The plan will help the country fulfil its commitments under the 2015 Paris Climate Agreement and the United Nations Sustainable Development Goals, but those global targets are not the only drivers. Officials say they want to change the paradigm of development and build a consumption and production system that generates an environmental surplus rather than a deficit.
In fact, this country of 5 million people produces only 0.4 per cent of global emissions. Despite this, it wants to inspire others with bigger carbon footprints to bring about the urgent transformations needed to prevent destructive global warming.
Last year, the Intergovernmental Panel on Climate Change found that limiting global warming to 1.5°C would require unprecedented changes to reduce carbon emissions by 45 per cent from 2010 levels by 2030, reaching net zero emissions around 2050.
The biggest challenge for Costa Rica will likely be decarbonizing the transport sector, which accounts for 40 per cent of total emissions. The National Plan’s targets are ambitious: by 2050 all public buses and taxis will emit zero emissions, and an electric train will provide transport in the capital city, San José. Construction of the line is due to start in 2022.
Legislation has also been introduced to grant companies tax breaks if they build bike racks and buy bicycles for their employees. Municipalities will also be obliged to build bike lanes on all new roads.
President Alvarado has a clear vision of the city of the future. “I imagine a city where mobility is based on clean energy; a city that bets on technology but prioritizes people’s well-being, freedom and right to privacy; a city where you breathe clean air; a city that manages waste sustainably and a city where you are in contact with nature to find peace of mind,” he said.
Beyond transport, the Decarbonization Plan also states that by 2050 all of the country will have solutions for the collection, separation, reuse and disposal of waste, and forest cover will be increased to 60 per cent.
Some critics question whether these ambitious plans threaten to derail efforts to halve the fiscal deficit by 2022—a promise made by President Alvarado when he took office in May 2018. Taxes linked to fossil fuels represent more than 11 per cent of the state’s tax revenues.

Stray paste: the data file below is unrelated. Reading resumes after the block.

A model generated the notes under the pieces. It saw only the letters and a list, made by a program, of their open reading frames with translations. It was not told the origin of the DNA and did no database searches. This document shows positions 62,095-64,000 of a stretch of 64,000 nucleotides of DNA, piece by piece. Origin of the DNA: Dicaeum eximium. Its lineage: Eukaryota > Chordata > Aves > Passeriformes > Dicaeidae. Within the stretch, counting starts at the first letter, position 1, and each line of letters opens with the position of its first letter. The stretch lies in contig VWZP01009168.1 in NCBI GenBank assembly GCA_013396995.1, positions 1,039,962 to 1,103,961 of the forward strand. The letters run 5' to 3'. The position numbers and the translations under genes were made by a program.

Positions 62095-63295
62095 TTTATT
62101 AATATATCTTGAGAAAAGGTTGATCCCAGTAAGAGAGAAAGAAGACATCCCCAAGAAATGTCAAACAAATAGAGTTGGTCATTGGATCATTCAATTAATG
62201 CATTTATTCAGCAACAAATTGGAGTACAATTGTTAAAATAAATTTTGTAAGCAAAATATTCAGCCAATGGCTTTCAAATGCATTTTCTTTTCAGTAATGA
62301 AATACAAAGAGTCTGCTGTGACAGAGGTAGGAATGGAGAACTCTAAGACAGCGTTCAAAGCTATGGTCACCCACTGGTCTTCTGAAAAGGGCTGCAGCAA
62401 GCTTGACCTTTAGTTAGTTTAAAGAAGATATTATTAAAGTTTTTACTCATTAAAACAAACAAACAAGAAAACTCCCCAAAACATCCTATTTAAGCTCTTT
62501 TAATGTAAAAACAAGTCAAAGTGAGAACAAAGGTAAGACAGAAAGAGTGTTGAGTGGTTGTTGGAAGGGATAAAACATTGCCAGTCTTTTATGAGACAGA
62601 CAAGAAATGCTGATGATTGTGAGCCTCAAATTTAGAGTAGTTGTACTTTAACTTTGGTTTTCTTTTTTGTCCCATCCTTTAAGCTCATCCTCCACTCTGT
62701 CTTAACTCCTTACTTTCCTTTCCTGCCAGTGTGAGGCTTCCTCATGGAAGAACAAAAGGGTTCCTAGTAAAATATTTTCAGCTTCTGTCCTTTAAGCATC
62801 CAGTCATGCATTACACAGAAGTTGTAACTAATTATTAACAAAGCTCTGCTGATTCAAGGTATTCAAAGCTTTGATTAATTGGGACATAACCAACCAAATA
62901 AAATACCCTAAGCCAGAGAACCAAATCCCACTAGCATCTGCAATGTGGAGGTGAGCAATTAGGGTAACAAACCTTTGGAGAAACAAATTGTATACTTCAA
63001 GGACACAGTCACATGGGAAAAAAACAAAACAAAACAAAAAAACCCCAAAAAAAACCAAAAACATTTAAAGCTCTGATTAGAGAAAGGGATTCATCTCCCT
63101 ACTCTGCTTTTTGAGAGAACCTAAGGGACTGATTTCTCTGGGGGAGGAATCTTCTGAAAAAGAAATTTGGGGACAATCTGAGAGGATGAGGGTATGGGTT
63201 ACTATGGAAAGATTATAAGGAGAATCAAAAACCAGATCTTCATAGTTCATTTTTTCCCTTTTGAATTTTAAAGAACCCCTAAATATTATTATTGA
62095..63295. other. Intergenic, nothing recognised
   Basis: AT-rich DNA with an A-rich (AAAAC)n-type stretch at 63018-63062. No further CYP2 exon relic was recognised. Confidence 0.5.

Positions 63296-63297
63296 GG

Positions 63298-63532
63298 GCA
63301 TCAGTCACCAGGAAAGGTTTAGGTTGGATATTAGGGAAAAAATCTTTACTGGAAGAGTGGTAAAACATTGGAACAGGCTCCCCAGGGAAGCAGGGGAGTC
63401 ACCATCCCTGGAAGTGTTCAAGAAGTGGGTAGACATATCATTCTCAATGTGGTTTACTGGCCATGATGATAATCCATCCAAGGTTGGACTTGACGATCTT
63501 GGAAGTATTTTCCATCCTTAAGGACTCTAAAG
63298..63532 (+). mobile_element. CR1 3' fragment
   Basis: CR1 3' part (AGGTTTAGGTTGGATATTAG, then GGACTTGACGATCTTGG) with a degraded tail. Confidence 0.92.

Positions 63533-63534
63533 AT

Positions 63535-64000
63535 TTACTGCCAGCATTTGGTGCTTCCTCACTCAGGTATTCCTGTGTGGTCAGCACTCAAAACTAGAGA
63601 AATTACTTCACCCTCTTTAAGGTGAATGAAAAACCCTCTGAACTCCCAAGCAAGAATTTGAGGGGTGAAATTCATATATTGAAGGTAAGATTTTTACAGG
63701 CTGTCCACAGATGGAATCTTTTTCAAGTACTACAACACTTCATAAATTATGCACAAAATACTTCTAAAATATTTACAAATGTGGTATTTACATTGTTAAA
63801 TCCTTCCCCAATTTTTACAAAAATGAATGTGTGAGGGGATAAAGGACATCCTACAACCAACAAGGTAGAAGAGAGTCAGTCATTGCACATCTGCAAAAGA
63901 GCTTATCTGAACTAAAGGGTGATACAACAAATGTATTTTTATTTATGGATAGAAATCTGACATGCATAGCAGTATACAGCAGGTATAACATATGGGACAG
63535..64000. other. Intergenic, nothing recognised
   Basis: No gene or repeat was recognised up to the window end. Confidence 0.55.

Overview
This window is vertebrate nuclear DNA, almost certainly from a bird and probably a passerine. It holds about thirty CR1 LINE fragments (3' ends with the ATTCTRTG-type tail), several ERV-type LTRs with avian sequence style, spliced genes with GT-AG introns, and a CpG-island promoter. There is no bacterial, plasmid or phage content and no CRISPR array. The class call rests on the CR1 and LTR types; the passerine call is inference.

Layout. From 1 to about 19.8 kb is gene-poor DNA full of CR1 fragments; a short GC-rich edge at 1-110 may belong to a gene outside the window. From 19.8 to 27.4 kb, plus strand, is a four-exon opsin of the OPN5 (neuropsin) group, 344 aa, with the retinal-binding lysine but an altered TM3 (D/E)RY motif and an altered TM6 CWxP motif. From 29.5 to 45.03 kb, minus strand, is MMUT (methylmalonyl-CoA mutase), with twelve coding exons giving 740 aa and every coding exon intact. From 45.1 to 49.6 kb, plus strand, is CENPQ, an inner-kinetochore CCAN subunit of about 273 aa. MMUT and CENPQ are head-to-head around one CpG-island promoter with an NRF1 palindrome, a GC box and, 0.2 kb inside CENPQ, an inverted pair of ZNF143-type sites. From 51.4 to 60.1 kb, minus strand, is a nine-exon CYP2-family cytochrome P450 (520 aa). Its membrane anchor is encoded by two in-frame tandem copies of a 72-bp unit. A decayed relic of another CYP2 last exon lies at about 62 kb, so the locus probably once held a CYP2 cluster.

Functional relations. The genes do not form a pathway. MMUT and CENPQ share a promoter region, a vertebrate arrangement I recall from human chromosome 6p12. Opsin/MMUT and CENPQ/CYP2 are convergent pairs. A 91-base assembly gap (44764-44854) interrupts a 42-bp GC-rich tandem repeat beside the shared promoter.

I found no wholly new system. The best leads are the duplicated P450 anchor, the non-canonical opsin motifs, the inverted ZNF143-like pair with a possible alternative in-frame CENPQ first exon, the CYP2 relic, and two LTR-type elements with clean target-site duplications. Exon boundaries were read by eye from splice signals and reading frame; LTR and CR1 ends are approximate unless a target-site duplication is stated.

Authorities say they plan to introduce fiscal reforms, including taxes on pollution, and build on the clean energy potential of the country in order to incentivize green growth and phase out fossil fuels.
Parque Nacional Corcovado, Costa Rica
Environmental institutional reform will be needed to create modern, digitized and flexible institutions able to manage the transformation. Among the institutions that will be affected are the Costa Rican Petroleum Refinery, the Costa Rican Electricity Institute, the Ministry of Public Works and Transportation and the Public Transportation Council.
With this bold plan, Costa Rica is keen to show the world that clean and green development is possible and profitable. This message is particularly relevant ahead of the United Nations Climate Action Summit on 23 September 2019, when Member States will be asked to outline exactly how they plan to cut emissions.
Costa Rica is also stepping up to take a key role in international climate talks, co-leading the UN Climate Change Conference COP25 in Santiago in December.
Chile is the formal head of the process, but Costa Rica will have a pivotal role in the drive to get states to commit to more ambitious targets. It will host the preparatory meeting, known as the Pre-COP, in October. The Pre-COP agenda proposed by Costa Rica will focus on three priorities: sustainable cities/mobility, nature-based solutions and the blue economy.
Source: UN Environment